But as Texas transitions into the data-driven digital age, many are concerned about private information being released online, especially in light of the recent data breaches reported by the Comptroller’s Office and the Health and Human Services Commission. In April, Combs announced a data breach that for a year left the personal information of more than 3.5 million current and former state employees exposed. And earlier this month, the Department of Assistive and Rehabilitative Services revealed that the personal data of about 4,900 current and former state employees could have been revealed in a security breach.

“I cannot caution enough in this realm," Greenberg says. "We must be very careful when we talk about personal privacy, security and certain data that should never... be online."

Lawmakers did not pass any bills that would directly address the recent security issues, but half of the 20 new laws related to “open records” create specific exceptions to open records laws in order to protect the personal information of particular groups of people.

The home addresses of U.S. attorneys and their families will no longer be included in public appraisal records, for example. “It’s to protect those people that are involved in prosecuting sometimes very vicious criminals,” Wentworth says. 

Lawmakers also created provisions this session to protect students' record,s and identifying information about rape victims. One new law requires all educational institutions, including career schools and private colleges, to keep student records confidential. Another new law protects the privacy of rape victims who undergo a forensic medical examination. It ensures identifying information and details about the assault contained in the medical records, which may be used by the Department of Public Safety, cannot be released as part of an open records request.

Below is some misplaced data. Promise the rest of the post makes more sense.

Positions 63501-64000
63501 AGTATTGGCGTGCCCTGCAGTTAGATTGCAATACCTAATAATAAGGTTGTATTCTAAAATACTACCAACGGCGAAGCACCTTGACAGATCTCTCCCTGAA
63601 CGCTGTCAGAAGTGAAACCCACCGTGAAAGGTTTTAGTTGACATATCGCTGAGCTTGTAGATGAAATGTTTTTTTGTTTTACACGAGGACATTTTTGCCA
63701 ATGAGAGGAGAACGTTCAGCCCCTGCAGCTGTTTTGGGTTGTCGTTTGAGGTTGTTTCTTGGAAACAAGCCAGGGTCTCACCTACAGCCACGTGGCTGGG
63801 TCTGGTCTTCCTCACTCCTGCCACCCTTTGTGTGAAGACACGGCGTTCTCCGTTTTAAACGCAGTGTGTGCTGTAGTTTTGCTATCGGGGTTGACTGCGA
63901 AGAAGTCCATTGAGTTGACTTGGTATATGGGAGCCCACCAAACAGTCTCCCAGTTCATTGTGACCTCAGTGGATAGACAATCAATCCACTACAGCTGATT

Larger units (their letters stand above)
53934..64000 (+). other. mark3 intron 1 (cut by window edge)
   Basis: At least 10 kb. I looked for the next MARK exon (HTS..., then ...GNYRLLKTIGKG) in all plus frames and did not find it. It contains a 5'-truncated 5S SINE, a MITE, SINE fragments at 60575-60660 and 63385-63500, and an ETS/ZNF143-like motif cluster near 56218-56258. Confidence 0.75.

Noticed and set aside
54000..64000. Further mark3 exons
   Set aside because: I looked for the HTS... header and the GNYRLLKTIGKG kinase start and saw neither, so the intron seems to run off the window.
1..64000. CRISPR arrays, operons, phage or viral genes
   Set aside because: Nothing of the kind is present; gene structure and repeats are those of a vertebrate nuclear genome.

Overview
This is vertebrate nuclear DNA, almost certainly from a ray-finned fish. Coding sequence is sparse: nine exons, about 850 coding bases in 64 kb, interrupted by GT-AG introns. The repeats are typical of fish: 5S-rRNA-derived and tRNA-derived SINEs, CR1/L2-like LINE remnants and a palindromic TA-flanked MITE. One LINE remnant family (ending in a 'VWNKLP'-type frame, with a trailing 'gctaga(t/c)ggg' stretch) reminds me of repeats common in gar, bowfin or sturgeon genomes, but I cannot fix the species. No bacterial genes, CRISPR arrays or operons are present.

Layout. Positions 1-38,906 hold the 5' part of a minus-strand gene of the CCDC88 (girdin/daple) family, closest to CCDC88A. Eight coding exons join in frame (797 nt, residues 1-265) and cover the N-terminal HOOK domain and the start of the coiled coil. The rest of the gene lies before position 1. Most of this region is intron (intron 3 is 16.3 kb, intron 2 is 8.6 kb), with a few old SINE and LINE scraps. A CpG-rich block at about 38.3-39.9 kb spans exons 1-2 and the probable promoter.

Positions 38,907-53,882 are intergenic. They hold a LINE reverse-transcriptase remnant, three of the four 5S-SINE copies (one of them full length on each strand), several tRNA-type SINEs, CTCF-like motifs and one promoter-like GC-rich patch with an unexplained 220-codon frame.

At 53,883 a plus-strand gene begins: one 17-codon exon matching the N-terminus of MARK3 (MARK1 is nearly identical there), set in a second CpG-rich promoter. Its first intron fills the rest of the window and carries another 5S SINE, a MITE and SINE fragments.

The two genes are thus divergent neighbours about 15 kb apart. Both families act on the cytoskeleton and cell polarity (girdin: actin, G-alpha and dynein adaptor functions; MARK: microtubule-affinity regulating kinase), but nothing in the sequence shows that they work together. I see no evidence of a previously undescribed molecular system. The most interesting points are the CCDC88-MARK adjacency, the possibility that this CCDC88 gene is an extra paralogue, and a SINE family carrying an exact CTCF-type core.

Requiring agencies to post high-value data sets online could actually improve the security of private information, says Andy Wilson, an expert on data transparency for the nonprofit lobbying group Public Citizen. State agencies will have to clearly separate public information from private information before posting a database online. “It should be fairly simple if it is in the form of a spreadsheet or a database to just simply eliminate those columns of [private] data,” he says. “That’s a technical issue, not a privacy issue.”

The Comptroller’s Office says it is taking the concept of separation seriously in its attempts to prevent another lapse in security. The agency has isolated its private and public data on completely separate FTP servers “so it’s easier to manage and control,” says Allen Spelce, spokesman for the Comptroller’s Office.

He says the private information of 3.5 million public employees was exposed because of a human error. “In order to neutralize that human element, you put more redundancy in place,” he says. The agency has also installed software to provide automatic alerts when someone attempts to access or move sensitive information, and it is hiring three new employees — a chief privacy officer, chief technology officer, and information security officer — to address the security concerns.